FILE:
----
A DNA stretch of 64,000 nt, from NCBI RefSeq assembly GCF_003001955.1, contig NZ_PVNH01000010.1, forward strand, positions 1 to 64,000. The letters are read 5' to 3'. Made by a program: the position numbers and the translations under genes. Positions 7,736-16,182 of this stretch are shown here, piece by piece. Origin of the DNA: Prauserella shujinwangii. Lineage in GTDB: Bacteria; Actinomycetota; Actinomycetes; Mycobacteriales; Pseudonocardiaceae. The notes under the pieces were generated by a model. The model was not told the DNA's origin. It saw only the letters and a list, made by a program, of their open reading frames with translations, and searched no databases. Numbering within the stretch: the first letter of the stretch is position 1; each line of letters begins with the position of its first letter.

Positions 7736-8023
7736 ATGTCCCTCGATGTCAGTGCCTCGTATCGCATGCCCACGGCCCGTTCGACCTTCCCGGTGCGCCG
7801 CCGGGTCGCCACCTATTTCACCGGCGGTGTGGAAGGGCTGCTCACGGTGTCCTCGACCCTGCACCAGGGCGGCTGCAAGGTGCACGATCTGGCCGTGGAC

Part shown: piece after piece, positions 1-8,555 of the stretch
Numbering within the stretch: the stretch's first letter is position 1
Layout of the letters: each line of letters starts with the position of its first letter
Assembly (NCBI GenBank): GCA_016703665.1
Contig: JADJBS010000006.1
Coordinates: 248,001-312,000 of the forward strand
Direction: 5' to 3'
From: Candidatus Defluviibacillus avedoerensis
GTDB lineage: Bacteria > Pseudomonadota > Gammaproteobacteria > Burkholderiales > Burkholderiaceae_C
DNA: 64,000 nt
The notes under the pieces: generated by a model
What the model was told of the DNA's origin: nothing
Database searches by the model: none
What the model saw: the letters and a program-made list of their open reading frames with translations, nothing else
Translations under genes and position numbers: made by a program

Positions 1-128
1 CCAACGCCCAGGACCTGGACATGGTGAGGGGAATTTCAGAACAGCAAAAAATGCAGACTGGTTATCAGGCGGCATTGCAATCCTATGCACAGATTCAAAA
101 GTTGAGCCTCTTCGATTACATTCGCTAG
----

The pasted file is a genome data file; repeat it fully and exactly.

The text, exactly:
A DNA stretch of 64,000 nt, from NCBI RefSeq assembly GCF_003001955.1, contig NZ_PVNH01000010.1, forward strand, positions 1 to 64,000. The letters are read 5' to 3'. Made by a program: the position numbers and the translations under genes. Positions 7,736-16,182 of this stretch are shown here, piece by piece. Origin of the DNA: Prauserella shujinwangii. Lineage in GTDB: Bacteria; Actinomycetota; Actinomycetes; Mycobacteriales; Pseudonocardiaceae. The notes under the pieces were generated by a model. The model was not told the DNA's origin. It saw only the letters and a list, made by a program, of their open reading frames with translations, and searched no databases. Numbering within the stretch: the first letter of the stretch is position 1; each line of letters begins with the position of its first letter.

Positions 7736-8023
7736 ATGTCCCTCGATGTCAGTGCCTCGTATCGCATGCCCACGGCCCGTTCGACCTTCCCGGTGCGCCG
7801 CCGGGTCGCCACCTATTTCACCGGCGGTGTGGAAGGGCTGCTCACGGTGTCCTCGACCCTGCACCAGGGCGGCTGCAAGGTGCACGATCTGGCCGTGGAC

Part shown: piece after piece, positions 1-8,555 of the stretch
Numbering within the stretch: the stretch's first letter is position 1
Layout of the letters: each line of letters starts with the position of its first letter
Assembly (NCBI GenBank): GCA_016703665.1
Contig: JADJBS010000006.1
Coordinates: 248,001-312,000 of the forward strand
Direction: 5' to 3'
From: Candidatus Defluviibacillus avedoerensis
GTDB lineage: Bacteria > Pseudomonadota > Gammaproteobacteria > Burkholderiales > Burkholderiaceae_C
DNA: 64,000 nt
The notes under the pieces: generated by a model
What the model was told of the DNA's origin: nothing
Database searches by the model: none
What the model saw: the letters and a program-made list of their open reading frames with translations, nothing else
Translations under genes and position numbers: made by a program

Positions 1-128
1 CCAACGCCCAGGACCTGGACATGGTGAGGGGAATTTCAGAACAGCAAAAAATGCAGACTGGTTATCAGGCGGCATTGCAATCCTATGCACAGATTCAAAA
101 GTTGAGCCTCTTCGATTACATTCGCTAG